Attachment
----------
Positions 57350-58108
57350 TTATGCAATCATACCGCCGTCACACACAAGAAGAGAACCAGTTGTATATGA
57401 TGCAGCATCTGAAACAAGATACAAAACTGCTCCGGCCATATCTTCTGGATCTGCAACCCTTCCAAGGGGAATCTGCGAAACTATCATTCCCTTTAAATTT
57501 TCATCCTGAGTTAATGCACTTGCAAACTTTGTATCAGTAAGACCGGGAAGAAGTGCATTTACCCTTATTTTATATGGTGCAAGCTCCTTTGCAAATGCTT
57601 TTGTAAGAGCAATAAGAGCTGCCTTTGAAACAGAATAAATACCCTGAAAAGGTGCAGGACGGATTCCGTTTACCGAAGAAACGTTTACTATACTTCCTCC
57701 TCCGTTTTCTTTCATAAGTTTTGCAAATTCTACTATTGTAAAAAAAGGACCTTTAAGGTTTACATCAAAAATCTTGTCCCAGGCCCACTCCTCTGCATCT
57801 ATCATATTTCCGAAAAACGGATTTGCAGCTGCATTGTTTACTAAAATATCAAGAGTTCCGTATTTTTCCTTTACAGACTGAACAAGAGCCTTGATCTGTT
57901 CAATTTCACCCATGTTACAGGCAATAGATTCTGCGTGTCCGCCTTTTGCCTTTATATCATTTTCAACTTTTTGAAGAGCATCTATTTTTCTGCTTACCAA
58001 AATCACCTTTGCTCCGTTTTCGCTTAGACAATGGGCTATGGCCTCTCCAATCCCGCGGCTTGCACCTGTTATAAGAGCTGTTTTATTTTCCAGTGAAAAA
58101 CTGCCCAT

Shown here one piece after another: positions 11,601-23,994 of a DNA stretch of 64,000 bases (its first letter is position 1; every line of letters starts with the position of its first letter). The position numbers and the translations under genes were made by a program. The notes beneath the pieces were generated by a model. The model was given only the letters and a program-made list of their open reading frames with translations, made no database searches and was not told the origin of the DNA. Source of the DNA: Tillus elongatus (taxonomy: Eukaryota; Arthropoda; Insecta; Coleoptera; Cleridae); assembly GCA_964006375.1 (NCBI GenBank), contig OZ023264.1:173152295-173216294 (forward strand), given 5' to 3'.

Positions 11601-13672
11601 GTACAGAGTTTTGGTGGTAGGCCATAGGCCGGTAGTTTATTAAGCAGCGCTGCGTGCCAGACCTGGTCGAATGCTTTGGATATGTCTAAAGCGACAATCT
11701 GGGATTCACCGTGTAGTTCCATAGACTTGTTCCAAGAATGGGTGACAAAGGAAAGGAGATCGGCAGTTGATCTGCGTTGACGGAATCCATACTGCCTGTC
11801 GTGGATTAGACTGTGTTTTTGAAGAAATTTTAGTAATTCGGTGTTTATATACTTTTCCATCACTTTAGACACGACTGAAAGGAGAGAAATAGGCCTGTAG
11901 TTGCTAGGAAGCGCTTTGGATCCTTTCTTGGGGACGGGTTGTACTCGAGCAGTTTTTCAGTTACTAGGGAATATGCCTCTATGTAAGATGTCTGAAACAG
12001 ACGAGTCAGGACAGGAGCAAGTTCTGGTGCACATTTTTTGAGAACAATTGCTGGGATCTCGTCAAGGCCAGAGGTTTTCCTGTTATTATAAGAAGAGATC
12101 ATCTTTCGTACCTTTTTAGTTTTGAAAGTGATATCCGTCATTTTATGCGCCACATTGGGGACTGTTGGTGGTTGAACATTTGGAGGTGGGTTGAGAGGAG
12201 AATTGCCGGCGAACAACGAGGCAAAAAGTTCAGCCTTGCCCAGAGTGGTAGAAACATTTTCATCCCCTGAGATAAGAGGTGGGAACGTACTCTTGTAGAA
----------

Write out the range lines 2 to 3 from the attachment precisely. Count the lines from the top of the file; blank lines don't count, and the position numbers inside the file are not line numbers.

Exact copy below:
57350 TTATGCAATCATACCGCCGTCACACACAAGAAGAGAACCAGTTGTATATGA
57401 TGCAGCATCTGAAACAAGATACAAAACTGCTCCGGCCATATCTTCTGGATCTGCAACCCTTCCAAGGGGAATCTGCGAAACTATCATTCCCTTTAAATTT